Having a child narrate the book is very clever in many ways. Jack is oblivious to the heroic efforts that his mother makes to protect and entertain him, but these are obvious to the reader. However he never really worked as a narrator for me. He starts the book speaking in quite broken english but quickly leaves that affectation behind. I realise that he was meant to be a highly developed child in some areas while very behind in others. But I couldn't reconcile a child who knew words like omnivore, nutritional and antenna and then at other times would describe something as "the hurtest". The first time he sees his mother vomiting he describes it as "stuff falling out of her mouth like spit but much thicker", but next moment he's calling it vomit and using the word freely from then on. All these inconsistencies kept interrupting the flow of the book for me. There were also times when I would like to have been given a better insight into the reasons for his mother's actions, which the choice of narrator made impossible.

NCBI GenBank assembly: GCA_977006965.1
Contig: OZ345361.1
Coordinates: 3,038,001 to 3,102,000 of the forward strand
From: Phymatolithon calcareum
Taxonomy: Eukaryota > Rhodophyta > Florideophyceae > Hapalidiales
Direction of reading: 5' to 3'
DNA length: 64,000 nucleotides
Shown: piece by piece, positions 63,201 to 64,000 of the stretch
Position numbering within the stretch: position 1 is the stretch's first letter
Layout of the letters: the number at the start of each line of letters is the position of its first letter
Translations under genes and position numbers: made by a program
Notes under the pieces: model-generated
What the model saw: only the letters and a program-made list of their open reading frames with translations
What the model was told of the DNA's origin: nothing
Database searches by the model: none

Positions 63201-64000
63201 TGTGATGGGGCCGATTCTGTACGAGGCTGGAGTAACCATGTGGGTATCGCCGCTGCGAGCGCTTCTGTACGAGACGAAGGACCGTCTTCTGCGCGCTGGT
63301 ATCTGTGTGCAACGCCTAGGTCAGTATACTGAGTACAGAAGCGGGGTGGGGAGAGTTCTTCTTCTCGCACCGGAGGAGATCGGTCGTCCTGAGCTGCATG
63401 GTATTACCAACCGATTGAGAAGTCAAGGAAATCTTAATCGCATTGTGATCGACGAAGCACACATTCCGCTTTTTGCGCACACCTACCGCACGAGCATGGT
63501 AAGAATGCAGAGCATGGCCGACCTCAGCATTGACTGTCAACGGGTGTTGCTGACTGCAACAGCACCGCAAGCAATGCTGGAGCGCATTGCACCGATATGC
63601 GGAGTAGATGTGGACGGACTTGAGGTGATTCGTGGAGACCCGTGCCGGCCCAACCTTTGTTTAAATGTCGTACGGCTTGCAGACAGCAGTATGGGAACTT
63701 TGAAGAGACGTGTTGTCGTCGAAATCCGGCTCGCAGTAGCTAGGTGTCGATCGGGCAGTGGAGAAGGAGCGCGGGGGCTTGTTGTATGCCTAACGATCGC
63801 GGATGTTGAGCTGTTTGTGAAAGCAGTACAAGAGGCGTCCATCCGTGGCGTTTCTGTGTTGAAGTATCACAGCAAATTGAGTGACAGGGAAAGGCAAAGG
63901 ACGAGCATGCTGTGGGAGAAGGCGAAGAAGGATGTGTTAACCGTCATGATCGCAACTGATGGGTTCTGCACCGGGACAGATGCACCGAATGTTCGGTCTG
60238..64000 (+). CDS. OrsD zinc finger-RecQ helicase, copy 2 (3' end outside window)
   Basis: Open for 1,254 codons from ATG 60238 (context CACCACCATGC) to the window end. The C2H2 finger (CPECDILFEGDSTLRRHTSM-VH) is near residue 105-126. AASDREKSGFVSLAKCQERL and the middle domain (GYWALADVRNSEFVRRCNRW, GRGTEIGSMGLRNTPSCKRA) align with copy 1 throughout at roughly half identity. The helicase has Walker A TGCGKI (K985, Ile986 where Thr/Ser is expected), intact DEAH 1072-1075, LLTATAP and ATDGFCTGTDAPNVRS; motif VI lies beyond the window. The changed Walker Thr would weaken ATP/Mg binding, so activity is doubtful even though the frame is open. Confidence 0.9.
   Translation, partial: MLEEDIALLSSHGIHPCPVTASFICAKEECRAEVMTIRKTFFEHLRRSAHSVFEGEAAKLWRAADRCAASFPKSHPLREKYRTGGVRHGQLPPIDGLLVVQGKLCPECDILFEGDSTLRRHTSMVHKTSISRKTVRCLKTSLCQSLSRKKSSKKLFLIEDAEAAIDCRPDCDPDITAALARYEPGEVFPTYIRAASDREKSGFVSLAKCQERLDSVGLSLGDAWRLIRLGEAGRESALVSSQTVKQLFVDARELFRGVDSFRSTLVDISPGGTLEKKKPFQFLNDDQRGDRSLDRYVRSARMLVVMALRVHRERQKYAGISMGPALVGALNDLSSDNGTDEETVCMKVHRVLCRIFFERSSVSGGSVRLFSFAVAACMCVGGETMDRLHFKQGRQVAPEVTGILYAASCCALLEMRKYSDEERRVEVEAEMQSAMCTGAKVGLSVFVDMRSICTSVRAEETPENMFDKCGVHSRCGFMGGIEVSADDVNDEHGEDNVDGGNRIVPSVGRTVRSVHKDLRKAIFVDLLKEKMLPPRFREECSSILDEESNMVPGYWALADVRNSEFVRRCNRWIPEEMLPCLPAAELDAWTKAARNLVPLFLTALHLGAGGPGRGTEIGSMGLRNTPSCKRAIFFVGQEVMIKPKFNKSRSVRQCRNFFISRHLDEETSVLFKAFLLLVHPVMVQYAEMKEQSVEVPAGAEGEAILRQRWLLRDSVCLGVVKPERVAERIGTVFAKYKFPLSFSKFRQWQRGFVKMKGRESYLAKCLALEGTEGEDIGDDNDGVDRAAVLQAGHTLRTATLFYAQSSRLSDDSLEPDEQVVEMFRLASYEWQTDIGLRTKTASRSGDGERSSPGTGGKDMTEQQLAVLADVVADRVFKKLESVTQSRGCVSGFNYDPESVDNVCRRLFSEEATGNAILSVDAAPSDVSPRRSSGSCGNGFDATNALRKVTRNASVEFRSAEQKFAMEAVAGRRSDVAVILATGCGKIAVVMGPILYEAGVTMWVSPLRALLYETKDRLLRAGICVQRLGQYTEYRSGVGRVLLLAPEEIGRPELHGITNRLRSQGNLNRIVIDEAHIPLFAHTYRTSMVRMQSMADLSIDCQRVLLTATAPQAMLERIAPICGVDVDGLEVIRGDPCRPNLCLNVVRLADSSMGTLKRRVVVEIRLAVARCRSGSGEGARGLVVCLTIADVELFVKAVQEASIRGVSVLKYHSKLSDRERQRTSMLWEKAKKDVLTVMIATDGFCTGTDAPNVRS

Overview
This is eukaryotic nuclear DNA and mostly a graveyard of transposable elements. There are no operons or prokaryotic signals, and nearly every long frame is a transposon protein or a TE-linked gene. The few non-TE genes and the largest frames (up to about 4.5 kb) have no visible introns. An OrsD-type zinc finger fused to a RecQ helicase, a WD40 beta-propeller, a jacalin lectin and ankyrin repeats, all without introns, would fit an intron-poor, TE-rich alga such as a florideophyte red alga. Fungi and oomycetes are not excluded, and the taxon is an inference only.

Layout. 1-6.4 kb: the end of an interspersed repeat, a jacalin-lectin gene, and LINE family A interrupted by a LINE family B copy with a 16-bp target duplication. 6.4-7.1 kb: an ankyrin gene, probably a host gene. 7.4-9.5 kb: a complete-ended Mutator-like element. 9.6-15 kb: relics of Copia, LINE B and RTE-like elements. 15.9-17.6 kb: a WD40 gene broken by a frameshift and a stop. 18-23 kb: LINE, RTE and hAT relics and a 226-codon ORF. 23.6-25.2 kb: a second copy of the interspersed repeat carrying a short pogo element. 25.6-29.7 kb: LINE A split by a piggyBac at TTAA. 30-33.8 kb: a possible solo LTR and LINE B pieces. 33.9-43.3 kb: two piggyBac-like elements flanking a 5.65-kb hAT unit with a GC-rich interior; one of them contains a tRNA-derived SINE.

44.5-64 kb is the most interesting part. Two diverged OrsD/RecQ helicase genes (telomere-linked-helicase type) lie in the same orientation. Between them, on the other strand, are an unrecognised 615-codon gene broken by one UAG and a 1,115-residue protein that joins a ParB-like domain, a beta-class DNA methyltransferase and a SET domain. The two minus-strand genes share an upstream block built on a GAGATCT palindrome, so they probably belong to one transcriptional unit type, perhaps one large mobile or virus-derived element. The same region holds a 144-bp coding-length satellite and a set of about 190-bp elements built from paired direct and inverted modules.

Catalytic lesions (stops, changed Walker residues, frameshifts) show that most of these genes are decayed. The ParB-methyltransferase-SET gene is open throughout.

It's a story with two distinct acts, punctuated by a nerve-wracking section in the middle.Read more ›
Most Recent Customer Reviews
Brilliant. Gripping and incredibly emotive. I was hooked in very quickly. I felt every emotion possible. It is truly Unputdownable!Published 1 day ago by Amazon Customer
This book is impossible to put down and impossible to let go. Thought provoking and disturbing, endearing and loving.
What a fascinating World we live in... Read more
I couldnt bring myself the read one more page when i reach the 50th page.Published 4 days ago by Amazon Customer
Excellent book like nothing I have ever read before. So different.Published 6 days ago by vivien window
Jack, aged five, is imprisoned in a single room with his mother, who was kidnapped seven years ago. This room is Jack's entire world, and it has become a sealed universe of play... Read morePublished 7 days ago by Dave Gilmour's cat
Fab book quite difficult to get into initially because is written in the life of the child but want to see the movie now! Although I'm sure it won't be as good as the bookPublished 18 days ago by Lisa B.